A delegation from south Louisiana will head for New Brunswick on Wednesday to help celebrate the fifth annual Congrès Mondial Acadien, or World Acadian Congress, and to find out whether the Acadian fete will return to Louisiana in 2014.

The huge gathering of Acadians from across the world is held every five years, according to Ray Trahan, president of Louisiane-Acadie Inc., the nonprofit corporation that has spearheaded the drive to bring it back to Louisiana.

The first congress was held in Moncton, New Brunswick in 1994, and the second was held in south Louisiana in 1999. The third congress, in 2004, was held jointly by several Nova Scotia communities in the ancestral Acadie region and celebrated the 400th anniversary of the arrival of the first French-speaking settlers in Canada. The 2009 Acadian World Congress will be held in the Acadian Peninsula of New Brunswick.

If the Congrès can be brought back to Louisiana, it would be “a great opportunity for us to showcase our state, meet relatives from far away and celebrate together a common past even though we live in different countries,” Trahan said.

He said the 2014 gathering, if it comes here, could generate $50 million or more in tourism and other revenue in Louisiana. The 2004 Congress had an estimated $100 million impact in Nova Scotia, according to the organizers there.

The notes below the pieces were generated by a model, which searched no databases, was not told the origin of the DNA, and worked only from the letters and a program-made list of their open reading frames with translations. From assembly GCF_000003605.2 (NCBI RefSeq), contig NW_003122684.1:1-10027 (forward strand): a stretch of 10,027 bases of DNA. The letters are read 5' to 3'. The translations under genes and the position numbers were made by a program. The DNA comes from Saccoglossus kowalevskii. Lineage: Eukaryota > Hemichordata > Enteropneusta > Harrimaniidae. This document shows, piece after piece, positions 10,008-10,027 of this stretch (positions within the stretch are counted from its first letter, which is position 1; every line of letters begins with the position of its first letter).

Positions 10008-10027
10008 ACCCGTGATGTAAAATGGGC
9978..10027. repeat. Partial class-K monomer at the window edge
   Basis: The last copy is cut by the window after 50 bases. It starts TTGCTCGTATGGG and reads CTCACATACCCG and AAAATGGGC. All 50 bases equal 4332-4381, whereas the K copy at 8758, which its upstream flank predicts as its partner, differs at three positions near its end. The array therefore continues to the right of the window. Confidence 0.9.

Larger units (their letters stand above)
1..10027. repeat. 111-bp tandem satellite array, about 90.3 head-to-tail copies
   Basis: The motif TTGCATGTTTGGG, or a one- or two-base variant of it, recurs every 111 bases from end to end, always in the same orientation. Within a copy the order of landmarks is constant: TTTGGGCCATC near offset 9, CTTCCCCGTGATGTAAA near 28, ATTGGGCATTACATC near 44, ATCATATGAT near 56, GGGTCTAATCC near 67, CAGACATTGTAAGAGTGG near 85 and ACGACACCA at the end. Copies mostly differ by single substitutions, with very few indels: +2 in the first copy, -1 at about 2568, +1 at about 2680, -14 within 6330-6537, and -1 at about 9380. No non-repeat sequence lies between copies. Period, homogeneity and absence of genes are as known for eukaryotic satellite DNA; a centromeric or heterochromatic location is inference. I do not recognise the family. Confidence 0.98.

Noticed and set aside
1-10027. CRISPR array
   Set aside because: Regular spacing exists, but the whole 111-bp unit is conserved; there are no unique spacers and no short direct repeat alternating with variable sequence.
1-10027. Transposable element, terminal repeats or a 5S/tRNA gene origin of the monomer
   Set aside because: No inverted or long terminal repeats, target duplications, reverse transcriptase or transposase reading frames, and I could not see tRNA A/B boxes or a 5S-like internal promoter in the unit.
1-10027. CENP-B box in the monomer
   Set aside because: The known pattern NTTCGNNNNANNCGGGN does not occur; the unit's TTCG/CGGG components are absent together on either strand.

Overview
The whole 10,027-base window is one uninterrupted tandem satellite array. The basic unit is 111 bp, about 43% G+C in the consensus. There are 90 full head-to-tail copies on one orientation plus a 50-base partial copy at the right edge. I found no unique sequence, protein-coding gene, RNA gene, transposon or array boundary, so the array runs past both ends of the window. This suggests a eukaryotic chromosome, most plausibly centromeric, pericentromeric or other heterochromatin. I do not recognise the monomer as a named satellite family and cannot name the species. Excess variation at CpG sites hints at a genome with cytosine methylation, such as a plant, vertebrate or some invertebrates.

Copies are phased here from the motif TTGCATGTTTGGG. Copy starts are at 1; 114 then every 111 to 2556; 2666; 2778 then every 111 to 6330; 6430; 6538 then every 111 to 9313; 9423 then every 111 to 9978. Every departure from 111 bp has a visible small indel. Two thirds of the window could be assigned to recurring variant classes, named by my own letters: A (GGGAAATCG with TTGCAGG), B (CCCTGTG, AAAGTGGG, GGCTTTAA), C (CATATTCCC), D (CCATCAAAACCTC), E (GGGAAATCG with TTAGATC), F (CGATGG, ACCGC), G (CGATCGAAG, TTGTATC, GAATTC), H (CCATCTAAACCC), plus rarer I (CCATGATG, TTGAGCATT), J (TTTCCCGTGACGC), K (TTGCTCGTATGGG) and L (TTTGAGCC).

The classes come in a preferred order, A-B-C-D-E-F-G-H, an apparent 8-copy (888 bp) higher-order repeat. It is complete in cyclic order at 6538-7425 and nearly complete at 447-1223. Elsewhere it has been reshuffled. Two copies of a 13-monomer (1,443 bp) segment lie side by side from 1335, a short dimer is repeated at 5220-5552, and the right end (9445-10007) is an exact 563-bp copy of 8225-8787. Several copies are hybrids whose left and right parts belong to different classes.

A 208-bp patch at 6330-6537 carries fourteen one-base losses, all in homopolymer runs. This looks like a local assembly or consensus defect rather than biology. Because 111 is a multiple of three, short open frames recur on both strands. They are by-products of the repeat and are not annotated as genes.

Also competing for the 2014 event are Quebec City and a region that covers the St. John Valley of northern Maine and western New Brunswick, collectively referred to as “Acadia of the Lands and Forests.

The announcement of who gets the 2014 Congrès will be made on Aug. 9 at 9:30 a.m. our time in Caraquet, New Brunswick. The announcement will be broadcast live via a special hookup to Vermilionville in Lafayette, which will feature free admission and Cajun activities all of that day.

South Louisiana has a larger concentration of Acadians than any place in the world, Trahan points out, “and there is not any better place to have such a gathering of our relatives, to memorialize our ancestors, and to celebrate the great accomplishments of the Acadian people.”

Besides the economic impact, he points out, the return of the Congrès to south Louisiana would help maintain an awareness of and involvement in south Louisiana’s Acadian renaissance, helping to keep the culture alive.

“Louisiana’s bid focused on involving the younger generation,” he said. “We can see that the survival of our Cajun culture, French language and heritage depend on people who will speak and live it for years to come. Now is the time to bring our young people into this. Hosting the World Acadian Congress would provide a boost that is badly needed.”

Trahan said the Louisiana proposal includes a $6 million budget for promotion and organization, and that the competing regions have offered about twice that.

Nonetheless, he thinks we have a good plan and a good chance at bringing it here.

Louisiana is a major sponsor of this year’s Congrès and state and local tourism and cultural representatives will be in New Brunswick to promote the state’s claim.

“Regardless of whether we win or lose, Louisiane-Acadie will continue with its mission to represent the Louisiana Acadiana population and will begin to focus more on our Cajun youth,” Trahan said.

Other officers of the organization include Elaine Clement, vice president; Loubert Trahan, treasurer; and Peggy Matt, secretary. Members of the executive board include Brenda Comeaux Trahan, Philippe Gustin, Lucius Fontenot, and Valerie Broussard.